ABILENE, Texas (KTAB/KRBC) – For many, the thought of being 92 years old would be relaxing at home, spending time with the grands. However, for Doctor. Jack Ramsey, his spirit of adventure is alive and well, as he took the skies one last time on his birthday.
Arriving at Abilene Aero Thursday morning as the sun began to rise was Dr. Jack Ramsey. A lifelong Abilenian, Dr. Ramsey was certified in diagnostic radiology, nuclear medicine and radiation oncology, and last worked with Hendrick Medical Center in 2021.
He pulled up on his black Harley Davidson motorcycle, Top Gun aviator-style sunglasses and full of life as he power-walked to his plane. Immediately, Dr. Ramsey threw open the hood and began checking the oil levels like it was second nature- like riding a bike for anyone else.
It wasn’t like second nature, it is second nature.
In 1961, Ramsey received his pilot’s license through the United States Air Force, traveling across the world from the Cayman Islands to Puerto Rico and all four corners of the U.S., Canada and Mexico.
He garnered enough knowledge and prowess behind the steering wheel of a plane to become a certified flight instructor for not only single engine planes, but also multi-engine vessels, as well.
As he hopped into the cockpit Thursday morning, in the back of his mind he knew it may be his last time flying solo.
“I’m not ready to concede that as my final flight,” Dr. Ramsey said with a smile, “But it is my first flight on my 92nd birthday.”
Just shy of 10,000 hours of flying experience, you could say Dr. Jack Ramsey is a professional when it comes to aviation, but it didn’t start with him.
It began in the early-1900’s, when his uncle and well-known Abilene dentist, Wayne “M.T.” Ramsey, began developing the first airport in Abilene.
Located where the Abilene Zoo parking lot is now, that first dirt runway was the beginning of aviation exploration in the Key City. It later became Kinsolving Field, hosting the likes of Charles Lindbergh and his Spirit of St. Louis in 1927, as well seeing the great Amelia Earhart crash landing in 1931.
That love for aviation and piloting runs in the Ramsey blood, and Dr. Ramsey passed that down through his relatives.
Ramsey’s wife learned to fly because of Jack. Described as an antsy woman by their son, Wayne “Chap” Ramsey, she took their daughter on a solo trip to the Bahamas for a graduation gift.
In total, there are roughly 7 to 10 Ramseys involved in aviation in some capacity, even passing the interest down to Jack’s grandchildren, who have the coolest stories to take back to school after every summer break.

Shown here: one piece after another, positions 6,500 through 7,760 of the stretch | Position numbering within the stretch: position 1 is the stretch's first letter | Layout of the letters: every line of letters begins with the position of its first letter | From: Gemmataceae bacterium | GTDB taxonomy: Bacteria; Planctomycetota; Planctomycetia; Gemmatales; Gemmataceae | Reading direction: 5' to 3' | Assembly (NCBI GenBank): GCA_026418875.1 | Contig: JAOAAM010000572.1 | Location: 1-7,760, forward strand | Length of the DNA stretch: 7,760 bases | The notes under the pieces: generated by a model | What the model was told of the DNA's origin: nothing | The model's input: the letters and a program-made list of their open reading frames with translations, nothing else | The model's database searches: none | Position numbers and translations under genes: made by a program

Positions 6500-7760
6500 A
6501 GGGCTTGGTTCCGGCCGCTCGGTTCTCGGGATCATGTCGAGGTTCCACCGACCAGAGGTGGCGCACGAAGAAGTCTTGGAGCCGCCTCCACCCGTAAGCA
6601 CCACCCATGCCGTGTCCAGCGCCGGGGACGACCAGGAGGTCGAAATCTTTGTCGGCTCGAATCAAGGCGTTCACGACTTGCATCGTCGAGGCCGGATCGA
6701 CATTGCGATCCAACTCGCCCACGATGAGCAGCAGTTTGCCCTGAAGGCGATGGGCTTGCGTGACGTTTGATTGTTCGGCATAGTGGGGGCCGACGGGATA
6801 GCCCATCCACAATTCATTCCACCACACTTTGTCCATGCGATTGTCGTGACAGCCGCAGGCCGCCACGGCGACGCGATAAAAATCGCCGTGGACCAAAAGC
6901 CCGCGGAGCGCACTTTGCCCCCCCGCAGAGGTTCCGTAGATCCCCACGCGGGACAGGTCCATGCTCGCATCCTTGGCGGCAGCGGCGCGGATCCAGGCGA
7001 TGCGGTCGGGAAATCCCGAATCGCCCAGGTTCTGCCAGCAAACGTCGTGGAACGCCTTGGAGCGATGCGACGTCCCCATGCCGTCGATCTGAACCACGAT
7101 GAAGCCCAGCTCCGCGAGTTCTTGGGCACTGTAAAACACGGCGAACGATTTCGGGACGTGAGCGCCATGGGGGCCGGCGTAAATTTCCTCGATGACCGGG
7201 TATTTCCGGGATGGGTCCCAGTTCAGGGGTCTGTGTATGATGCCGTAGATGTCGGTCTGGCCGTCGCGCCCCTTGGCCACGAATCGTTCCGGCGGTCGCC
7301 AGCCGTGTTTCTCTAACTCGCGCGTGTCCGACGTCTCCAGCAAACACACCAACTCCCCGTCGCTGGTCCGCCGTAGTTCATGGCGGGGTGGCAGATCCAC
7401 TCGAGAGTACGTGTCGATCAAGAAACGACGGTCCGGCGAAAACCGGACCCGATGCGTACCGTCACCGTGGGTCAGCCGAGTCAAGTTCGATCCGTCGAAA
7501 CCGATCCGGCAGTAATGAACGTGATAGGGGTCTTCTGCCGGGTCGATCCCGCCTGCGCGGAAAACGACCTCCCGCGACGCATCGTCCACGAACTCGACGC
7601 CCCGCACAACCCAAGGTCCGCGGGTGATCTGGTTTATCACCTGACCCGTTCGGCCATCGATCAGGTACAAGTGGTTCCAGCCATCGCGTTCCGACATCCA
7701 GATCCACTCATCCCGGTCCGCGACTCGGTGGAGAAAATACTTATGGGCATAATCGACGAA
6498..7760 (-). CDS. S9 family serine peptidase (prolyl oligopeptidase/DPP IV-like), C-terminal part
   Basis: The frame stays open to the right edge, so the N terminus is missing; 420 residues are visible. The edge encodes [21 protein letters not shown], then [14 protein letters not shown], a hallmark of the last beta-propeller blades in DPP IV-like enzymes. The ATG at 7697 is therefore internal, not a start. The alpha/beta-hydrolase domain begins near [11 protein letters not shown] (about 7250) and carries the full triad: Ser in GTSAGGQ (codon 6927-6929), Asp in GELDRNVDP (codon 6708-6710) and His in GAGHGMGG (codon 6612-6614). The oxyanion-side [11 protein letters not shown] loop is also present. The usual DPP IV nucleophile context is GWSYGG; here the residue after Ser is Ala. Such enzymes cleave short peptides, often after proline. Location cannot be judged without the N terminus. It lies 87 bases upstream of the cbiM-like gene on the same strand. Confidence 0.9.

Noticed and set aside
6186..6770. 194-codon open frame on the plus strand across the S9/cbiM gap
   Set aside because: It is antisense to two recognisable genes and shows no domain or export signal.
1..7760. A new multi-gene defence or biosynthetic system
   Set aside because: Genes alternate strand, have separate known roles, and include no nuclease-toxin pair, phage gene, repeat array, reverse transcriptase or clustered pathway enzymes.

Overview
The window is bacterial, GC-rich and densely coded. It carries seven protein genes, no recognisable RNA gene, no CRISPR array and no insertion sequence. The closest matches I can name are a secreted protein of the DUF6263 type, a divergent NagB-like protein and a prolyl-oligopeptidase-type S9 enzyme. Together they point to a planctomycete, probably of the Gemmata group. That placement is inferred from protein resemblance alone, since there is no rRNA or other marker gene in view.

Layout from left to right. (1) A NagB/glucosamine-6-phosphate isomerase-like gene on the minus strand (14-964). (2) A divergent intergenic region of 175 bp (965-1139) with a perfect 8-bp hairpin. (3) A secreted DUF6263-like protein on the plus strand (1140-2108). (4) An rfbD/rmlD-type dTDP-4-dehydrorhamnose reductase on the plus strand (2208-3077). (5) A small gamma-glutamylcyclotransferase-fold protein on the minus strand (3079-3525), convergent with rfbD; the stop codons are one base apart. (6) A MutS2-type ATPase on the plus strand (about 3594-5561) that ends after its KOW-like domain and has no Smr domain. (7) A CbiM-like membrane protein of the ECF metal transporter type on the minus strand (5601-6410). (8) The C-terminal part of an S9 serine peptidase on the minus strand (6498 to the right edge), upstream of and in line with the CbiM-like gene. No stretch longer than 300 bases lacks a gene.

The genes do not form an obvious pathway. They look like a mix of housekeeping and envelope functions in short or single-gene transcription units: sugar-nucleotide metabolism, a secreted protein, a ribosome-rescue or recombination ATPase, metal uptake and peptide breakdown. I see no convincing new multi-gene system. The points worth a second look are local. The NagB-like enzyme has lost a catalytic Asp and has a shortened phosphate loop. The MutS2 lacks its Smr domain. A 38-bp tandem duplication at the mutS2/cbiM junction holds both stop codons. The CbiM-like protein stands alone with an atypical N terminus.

Chap Ramsey is a professional pilot himself, working with Abilene Aero, but credits all of that interest to his father.
We share that common love of aviation,” Chap said. “It shaped my whole life.”
Sitting back at his desk, Chap recalled his favorite memories flying with his father vividly, as the joy took his face from an ear-to-ear smile.
He remembers flying to the Bahamas with his father, stopping in Florida, and said the view from their aircraft was unlike anything he’d ever seen.
“The most fun we’ve had flying is when we flew down to the Bahamas and we fly out over Florida. Once you leave the state of Florida, you fly over the turquoise water of the Caribbean,” Chap said. “That’s just exciting to see from your own airplane, to look down and see the little islands. Both he and I really got into that.”
Not only did they experience the tropical regions together, Chap also said his most memorable and enjoyable trips were his father’s doctor’s visits to small towns across West Texas, some without airports.
“We went to a town called Goldthwaite, and this farmer had a crop dusting strip,” Chap recalled. “We took the airplane and landed it on that rough, dirty strip, pulled off and he [farmer] gave us his dune buggy to take to the hospital. That was his donation, the dune buggy. I remember it had a flag on it, so we’d go driving down this town in a dune buggy to see patients in the hospital.”
Now 92 years young, Dr. Ramsey knows it’s going to be tough decision to give up his adventurous lifestyle, and already has some family members asking when he’s going to give it up.
“I’ve got my Harley out there and my plane out there, and my number three son says I’ve got to give them all up.” Dr. Ramsey said jokingly. “He’s sort of bossy, and I’m not going to pay him to much attention.”
Dr. Ramsey told KTAB/KRBC if this were to be his last flight, he has lived a blessed, full life and it’s been the best life he could’ve asked for.